PSI Structural Biology Knowledgebase

PSI | Structural Biology Knowledgebase
Header Icons
E-Collection

Related Theme

Chaperone-assisted crystallography

PSI-SGKB [doi:10.1038/th_psisgkb.2009.8]
Technical Highlight - March 2009
Short description: Addition of single-domain antibodies to target proteins increases crystallization success and provides phasing information, making the structure easier to solve.Prot. Sci. 17, 1175-1187 (2008)

It's not through lack of trying that the problem of reliably obtaining protein crystals suitable for X-ray diffraction is not yet solved. Reductive methylation, 'genome pool' strategies and analysis of strong determinants for crystallization have all helped improve crystallization rates. Addition of readily crystallizable proteins that bind to the target protein has also paid dividends.

The antigen-binding fragments of antibodies and synthetic binding proteins such as ankyrin repeats can 'chaperone' proteins into crystals. They improve crystal packing by providing additional contacts between molecules and by reducing conformational differences between individual protein molecules. And as a bonus, the chaperone adds model-based phasing information needed for resolving the X-ray pattern.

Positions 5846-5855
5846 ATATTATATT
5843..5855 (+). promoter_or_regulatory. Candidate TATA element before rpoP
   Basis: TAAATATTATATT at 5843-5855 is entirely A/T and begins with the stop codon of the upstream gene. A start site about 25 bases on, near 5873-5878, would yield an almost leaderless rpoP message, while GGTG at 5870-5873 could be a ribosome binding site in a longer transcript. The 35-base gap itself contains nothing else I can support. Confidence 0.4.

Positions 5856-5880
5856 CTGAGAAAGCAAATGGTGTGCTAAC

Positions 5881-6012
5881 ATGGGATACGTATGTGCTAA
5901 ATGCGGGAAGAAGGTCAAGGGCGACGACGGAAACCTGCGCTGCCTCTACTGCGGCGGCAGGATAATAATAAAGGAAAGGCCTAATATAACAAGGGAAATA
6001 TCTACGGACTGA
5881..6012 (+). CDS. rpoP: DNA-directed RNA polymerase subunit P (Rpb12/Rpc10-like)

Many of the structures solved using crystallization chaperones have used antibody fragments such as Fab. But Fab fragments are quite large, at around 500 amino acids, and are often produced at only low levels in bacterial expression systems. Now, Tereshko et al. 1 from PSI ISFI propose that an alternative antibody fragment will make life easier.

They show that the antigen-binding domain (VHH) of camelid single-domain antibodies is a versatile crystallization chaperone. The VHH domain has a highly structured β-sheet core that provides a rigid scaffold for stabilizing potential intra-crystal contacts. At around 125 amino acids it is smaller than Fab, and might be the chaperone of choice for smaller protein targets. VHH is also easily modified to incorporate selenomethionine, useful for phasing experiments.

Another advantage of VHH, is that it can be readily adapted by selection in both phage and yeast display systems to generate a range of different high-affinity binding domains, thus increasing the likelihood of obtaining usable crystals. The VHH domain described by Tereshko et al. could well prove to be an excellent scaffold for producing effective crystallization chaperones.

Maria Hodges

References

  1. B. Tereshko et al. Toward chaperone-assisted crystallography: protein engineering enhancement of crystal packing and X-ray phasing capabilities of a camelid single-domain antibody (VHH) scaffold.
    Prot. Sci. 17, 1175-1187 (2008).

Structural Biology Knowledgebase ISSN: 1758-1338
Funded by a grant from the National Institute of General Medical Sciences of the National Institutes of Health